Moscow sees grain as a key element in strengthening its partnership with Beijing. In the first quarter of 2024, Russia emerged as one of China’s top grain suppliers, earning record revenues of $125 million, a 1.7-fold increase from the previous year (, April 23rd). Chinese demand for food imports is high and a steady, uninterrupted supply of Russian agricultural products remains crucial. Grain trade is beginning to be a fundamental pillar of the Sino-Russian partnership and is one of the few products in which China does not have an advantage over Russia..

Russia is also channeling more of its grain primarily to countries in the Global South. After Moscow’s full-scale invasion of Ukraine and the resulting sanctions, Russian grain exports to Algeria increased six-fold. Exports to Saudi Arabia grew 3.2 times. A significant portion of cereal exports went to Egypt (22.5 percent of total sales) and Türkiye (19.3 percent). In particular, adverse weather conditions and poor harvests pushed some countries, including Brazil and Mexico, to increase their imports of Russian grains (, July 5, 2023; InterfaceSeptember 5, 2023).

Food (and fertilizer) exports are one of Russia’s best assets in dealing with economically unstable countries in the Global South, especially in sub-Saharan Africa. After February 2022, both African experts and international organizations such as the United Nations feared that Russian and Ukrainian food and fertilizer would not reach the African continent in time (African Development Group and World Bank, May 20, 2022). Russia constantly exploits the issue of possible famine in Africa as a means of putting pressure on the European Union, suggesting that a possible famine could lead to a migration crisis and widespread destabilization in Europe.

Russia’s intentions to increase its role in global grain trade have led Moscow to accelerate the process of increasing the BRICS’ role in global operations. Two main factors are driving this approach. First, while Russia’s grain exports are reported to be increasing, it is unclear whether income is growing proportionately. Russian sources have stated that the average return on capital from grain production has been progressively declining over time. For example, in 2021, returns were 63.4 percent, but, by 2023, they had sunk to 28.1 percent. This drop was caused by a variety of factors, including sanctions (which have increased the costs of foreign-produced machinery and parts) and rising wages and salaries in Russia’s agricultural industry (, October 12, 2023).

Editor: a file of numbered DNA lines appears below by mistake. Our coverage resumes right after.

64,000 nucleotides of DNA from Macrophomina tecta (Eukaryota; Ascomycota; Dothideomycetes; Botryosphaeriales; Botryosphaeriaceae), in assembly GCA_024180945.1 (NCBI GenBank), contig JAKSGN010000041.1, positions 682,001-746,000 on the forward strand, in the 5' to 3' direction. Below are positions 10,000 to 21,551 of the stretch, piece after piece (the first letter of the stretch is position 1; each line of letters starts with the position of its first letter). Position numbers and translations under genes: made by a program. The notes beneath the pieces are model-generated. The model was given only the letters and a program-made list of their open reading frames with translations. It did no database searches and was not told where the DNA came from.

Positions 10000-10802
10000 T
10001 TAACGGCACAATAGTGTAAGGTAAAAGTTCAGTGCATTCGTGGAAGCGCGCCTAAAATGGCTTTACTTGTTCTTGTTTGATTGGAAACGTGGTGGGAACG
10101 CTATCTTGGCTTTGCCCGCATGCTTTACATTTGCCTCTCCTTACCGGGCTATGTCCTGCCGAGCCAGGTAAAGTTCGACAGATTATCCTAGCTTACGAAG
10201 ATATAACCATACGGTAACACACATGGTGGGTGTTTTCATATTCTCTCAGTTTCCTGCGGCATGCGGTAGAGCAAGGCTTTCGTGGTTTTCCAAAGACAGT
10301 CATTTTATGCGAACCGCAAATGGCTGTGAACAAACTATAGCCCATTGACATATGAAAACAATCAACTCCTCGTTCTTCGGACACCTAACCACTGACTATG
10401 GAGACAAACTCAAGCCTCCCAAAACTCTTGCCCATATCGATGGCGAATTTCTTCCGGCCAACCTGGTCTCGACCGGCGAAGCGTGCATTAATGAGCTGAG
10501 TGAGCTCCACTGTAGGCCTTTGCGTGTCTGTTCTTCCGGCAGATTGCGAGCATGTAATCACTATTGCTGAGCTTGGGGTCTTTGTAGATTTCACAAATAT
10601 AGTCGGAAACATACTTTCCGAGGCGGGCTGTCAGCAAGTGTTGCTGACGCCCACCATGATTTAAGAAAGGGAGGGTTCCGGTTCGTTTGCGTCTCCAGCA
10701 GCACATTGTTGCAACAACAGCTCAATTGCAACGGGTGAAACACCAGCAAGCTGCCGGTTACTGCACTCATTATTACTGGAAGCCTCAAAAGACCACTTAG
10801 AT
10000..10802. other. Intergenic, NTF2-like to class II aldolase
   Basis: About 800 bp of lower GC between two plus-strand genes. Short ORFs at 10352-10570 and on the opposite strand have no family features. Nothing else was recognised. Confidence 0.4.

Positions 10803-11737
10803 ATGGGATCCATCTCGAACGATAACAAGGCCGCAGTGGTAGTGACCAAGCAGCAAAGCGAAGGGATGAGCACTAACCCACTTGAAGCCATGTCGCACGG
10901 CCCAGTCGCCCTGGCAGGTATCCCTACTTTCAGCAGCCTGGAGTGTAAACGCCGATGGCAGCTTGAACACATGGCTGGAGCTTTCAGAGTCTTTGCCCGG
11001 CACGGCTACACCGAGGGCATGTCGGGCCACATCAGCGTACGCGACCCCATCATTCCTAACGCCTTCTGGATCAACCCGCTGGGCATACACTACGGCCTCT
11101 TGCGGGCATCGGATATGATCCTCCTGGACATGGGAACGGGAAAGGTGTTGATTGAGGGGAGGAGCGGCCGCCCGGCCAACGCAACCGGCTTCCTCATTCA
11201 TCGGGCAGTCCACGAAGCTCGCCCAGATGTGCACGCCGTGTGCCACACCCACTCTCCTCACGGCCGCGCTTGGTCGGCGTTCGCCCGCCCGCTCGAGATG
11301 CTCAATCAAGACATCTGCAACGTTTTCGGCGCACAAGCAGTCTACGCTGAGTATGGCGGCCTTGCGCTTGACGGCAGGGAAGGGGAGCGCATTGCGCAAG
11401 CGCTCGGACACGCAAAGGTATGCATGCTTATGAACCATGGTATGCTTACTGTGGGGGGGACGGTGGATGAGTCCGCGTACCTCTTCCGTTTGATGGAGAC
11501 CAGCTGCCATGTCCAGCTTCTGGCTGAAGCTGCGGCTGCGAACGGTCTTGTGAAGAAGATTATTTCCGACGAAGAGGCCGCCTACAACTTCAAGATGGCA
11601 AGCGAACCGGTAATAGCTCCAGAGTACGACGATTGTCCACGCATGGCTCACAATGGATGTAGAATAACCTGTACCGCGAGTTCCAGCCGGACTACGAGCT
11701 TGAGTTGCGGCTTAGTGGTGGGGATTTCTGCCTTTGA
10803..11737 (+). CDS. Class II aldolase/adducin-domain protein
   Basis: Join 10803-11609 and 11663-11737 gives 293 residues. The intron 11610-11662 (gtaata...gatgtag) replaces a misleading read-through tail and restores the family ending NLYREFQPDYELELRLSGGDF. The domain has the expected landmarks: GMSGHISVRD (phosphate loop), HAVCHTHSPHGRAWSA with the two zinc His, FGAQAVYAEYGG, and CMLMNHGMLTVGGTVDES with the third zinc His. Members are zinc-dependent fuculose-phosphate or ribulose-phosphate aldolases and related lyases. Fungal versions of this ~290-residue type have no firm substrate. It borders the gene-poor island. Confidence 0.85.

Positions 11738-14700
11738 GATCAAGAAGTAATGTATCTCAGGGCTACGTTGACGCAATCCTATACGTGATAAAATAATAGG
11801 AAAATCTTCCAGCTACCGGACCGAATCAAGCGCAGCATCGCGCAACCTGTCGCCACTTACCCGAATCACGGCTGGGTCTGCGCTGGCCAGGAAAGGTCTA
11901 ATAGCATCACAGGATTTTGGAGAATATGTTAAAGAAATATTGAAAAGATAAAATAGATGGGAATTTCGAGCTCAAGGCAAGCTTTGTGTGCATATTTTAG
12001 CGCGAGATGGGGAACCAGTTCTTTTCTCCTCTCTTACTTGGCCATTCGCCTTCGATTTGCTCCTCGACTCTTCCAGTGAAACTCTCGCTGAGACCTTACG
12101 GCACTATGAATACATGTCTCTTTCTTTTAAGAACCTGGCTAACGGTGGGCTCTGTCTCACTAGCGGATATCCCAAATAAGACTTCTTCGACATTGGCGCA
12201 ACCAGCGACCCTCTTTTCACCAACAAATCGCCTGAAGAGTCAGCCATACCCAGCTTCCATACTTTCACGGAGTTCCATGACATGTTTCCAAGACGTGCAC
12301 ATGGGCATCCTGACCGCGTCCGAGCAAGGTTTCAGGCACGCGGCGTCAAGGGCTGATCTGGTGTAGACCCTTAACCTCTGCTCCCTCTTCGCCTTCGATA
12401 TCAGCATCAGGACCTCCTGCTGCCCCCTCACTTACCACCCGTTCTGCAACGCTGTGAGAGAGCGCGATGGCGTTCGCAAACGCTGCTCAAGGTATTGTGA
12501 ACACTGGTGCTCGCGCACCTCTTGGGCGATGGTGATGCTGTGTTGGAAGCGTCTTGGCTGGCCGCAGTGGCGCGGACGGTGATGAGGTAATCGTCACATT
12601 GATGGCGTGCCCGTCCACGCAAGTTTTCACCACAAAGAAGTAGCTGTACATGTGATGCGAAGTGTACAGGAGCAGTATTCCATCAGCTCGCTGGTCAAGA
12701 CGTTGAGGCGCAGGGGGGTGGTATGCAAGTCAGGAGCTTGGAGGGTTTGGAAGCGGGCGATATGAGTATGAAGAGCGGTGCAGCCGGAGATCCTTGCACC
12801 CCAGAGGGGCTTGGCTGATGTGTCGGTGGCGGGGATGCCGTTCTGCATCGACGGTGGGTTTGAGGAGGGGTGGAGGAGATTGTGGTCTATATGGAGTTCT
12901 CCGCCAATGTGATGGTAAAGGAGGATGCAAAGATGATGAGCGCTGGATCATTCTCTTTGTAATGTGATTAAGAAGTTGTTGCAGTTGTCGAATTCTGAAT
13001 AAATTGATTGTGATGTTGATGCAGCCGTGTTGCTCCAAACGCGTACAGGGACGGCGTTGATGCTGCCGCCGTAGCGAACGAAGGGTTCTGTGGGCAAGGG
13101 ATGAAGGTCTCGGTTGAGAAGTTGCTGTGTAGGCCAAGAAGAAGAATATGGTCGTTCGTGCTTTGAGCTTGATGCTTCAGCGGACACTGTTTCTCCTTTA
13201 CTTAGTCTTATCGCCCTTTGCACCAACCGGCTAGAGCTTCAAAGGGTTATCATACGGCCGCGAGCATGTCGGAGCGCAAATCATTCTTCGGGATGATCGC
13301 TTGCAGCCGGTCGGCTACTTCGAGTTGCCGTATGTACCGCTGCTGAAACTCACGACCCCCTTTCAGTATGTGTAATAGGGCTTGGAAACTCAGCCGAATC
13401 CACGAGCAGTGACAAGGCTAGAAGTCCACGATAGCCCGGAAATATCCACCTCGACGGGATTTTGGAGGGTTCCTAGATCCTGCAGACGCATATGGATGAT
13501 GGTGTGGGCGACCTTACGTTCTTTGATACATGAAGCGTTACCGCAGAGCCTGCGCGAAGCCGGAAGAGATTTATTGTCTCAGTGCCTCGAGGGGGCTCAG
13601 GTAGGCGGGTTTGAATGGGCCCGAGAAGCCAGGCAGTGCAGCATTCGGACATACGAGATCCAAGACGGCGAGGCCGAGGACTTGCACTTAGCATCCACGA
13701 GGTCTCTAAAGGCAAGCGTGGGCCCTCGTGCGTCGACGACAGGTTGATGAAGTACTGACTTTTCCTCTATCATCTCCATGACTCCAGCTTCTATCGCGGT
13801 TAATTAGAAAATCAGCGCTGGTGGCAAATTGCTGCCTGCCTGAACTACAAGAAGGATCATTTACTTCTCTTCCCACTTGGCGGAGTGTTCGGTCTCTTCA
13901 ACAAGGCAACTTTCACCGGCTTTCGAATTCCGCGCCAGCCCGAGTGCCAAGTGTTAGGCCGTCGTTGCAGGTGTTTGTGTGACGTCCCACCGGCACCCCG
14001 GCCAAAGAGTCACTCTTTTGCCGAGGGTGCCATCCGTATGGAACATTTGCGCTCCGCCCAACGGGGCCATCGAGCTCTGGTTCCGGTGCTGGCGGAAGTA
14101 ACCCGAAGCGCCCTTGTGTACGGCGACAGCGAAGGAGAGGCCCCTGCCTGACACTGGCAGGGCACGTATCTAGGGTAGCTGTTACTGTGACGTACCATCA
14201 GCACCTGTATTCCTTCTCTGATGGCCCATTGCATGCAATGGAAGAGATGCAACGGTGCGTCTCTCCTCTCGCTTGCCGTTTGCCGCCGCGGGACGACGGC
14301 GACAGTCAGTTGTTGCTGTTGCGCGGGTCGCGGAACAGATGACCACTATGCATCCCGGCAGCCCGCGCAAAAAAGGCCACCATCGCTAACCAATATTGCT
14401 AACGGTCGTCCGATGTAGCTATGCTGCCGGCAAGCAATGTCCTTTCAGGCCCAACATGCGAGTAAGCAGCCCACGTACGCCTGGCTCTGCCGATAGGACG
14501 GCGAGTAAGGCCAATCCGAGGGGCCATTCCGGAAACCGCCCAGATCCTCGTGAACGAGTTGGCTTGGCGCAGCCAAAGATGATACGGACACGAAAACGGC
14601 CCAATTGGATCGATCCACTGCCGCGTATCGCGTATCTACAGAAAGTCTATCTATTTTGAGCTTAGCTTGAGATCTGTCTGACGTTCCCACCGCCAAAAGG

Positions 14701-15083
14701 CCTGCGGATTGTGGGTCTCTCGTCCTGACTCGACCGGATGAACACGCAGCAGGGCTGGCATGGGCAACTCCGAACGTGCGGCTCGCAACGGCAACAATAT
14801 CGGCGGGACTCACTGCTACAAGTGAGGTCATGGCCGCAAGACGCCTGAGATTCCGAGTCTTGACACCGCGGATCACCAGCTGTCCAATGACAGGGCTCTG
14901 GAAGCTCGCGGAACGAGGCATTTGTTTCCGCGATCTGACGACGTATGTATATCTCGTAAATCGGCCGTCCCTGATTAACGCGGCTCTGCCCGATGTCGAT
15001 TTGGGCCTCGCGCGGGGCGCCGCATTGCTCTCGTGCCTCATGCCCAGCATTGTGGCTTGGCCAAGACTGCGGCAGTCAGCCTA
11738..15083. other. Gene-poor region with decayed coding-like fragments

Second, Russia continues to face problems selling and transporting its grain abroad. To maximize profits, in September 2023, the Russian Ministry of Agriculture “recommended” that Russia not sell its grain for less than $270 per ton (when the market price was $245). This reportedly resulted in the fallout from a deal between Egypt and Russia for the sale of 480,000 tons of grain when Cairo refused to buy overpriced Russian grain and opted instead for French grain (erythrocytes, September 21, 2023). In fact, negative comments about the growing problems facing the Russian agricultural industry have become common. Alexander Yaroshenko, director of the agricultural holding “Ural-Don”, among others, stated that if this situation continues for the next four years, Russia should forget about remaining one of the world’s leading grain exporters (, October 3, 2023). Overall, Moscow is trying to accelerate grain cooperation among the BRICS countries to sustain rising war expenses, prop up domestic grain producers and remain a dominant player in the international market.

The Kremlin’s obsessive desire to change the so-called “rules-based order” has found a new dimension. Using grain and fertilizers, which favor Russia’s comparative advantage, Moscow seeks to realign the global financial system and international trade. Russian experts say the first step in this direction will be to empower the BRICS countries and compromise the West’s ability to make critical decisions, including about suppliers, in the global grain trade. (RIA NovostiApril 11).